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A Rhode Island man who's suing Cristiano Ronaldo over the soccer star's upcoming underwear line has run into a problem: Ronaldo is seemingly nowhere to be found.
Christopher Renzi filed a trademark lawsuit earlier this year against Ronaldo and Danish underwear company JBS Textile Group after learning the company had planned to market underwear in the U.S. using Ronaldo's "CR7" nickname, reports The Associated Press. Although Ronaldo sells clothing and underwear in Europe under the CR7 name, Renzi owns the U.S. trademark for CR7 in for his own line of products.
But Renzi's efforts to enforce his trademark against Ronaldo have so far been stifled by an inability to track down the Real Madrid soccer star.
Service of Process
After a civil lawsuit is filed, the defendant in the lawsuit must be given notice of the lawsuit through service of the summons and a copy of the complaint. Known as "service of process," this gives a court jurisdiction over a case, allowing the lawsuit to proceed.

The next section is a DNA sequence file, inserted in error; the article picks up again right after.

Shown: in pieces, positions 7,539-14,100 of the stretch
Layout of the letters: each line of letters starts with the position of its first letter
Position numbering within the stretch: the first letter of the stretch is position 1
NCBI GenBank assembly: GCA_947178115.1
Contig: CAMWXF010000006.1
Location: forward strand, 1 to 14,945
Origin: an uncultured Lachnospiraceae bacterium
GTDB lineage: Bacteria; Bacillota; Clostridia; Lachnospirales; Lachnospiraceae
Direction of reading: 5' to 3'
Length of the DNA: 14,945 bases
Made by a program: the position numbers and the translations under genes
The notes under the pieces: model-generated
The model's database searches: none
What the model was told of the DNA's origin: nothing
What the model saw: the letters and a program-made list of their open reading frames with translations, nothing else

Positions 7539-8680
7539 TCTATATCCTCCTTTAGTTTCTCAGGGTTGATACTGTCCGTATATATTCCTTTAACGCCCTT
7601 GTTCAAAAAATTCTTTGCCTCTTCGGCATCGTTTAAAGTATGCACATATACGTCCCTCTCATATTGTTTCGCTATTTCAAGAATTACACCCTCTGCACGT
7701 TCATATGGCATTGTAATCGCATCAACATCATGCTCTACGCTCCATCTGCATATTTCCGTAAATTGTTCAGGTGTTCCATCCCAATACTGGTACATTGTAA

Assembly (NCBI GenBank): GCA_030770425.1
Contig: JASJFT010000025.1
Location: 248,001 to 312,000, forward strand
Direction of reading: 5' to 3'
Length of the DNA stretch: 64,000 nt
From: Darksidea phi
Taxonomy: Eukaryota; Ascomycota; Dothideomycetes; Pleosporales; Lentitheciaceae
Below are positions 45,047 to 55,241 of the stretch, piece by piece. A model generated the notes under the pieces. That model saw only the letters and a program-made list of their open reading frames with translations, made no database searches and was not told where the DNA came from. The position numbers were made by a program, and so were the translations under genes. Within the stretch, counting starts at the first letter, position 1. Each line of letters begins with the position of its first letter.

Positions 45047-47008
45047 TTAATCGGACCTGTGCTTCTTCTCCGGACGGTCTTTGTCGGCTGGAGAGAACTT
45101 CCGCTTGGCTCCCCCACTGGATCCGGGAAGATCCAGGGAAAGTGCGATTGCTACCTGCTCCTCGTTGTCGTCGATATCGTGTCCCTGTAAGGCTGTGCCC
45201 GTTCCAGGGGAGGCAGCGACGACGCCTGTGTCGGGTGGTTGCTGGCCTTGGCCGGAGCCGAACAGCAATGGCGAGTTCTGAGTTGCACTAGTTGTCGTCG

In Renzi's case, he was given until the end of November to notify Ronaldo of the lawsuit. But his lawyer said that so far, attempts to serve Ronaldo have been unsuccessful.
When Spanish officials attempted to serve the documents at the headquarters of Real Madrid -- the Spanish soccer team for which Ronaldo plays -- the team refused to accept them. Renzi is now attempting to serve Ronaldo at an address where he is believed to live. He has been given until March 26 to track down the soccer star.
The lawsuit itself is based on Renzi's defense of his registered trademark. Generally, trademark infringement lawsuits can be brought to prevent others from using a trademark that infringes upon an existing trademark or to seek damages for the illegal use of a trademark.
In this case, Ronaldo's CR7 line of underwear is not yet being sold in the United States, but Renzi's lawyer told the AP that they are keeping an eye out for it. In the meantime, the U.S. Patent and Trade Office has suspended a petition by JBS to cancel Renzi's trademark.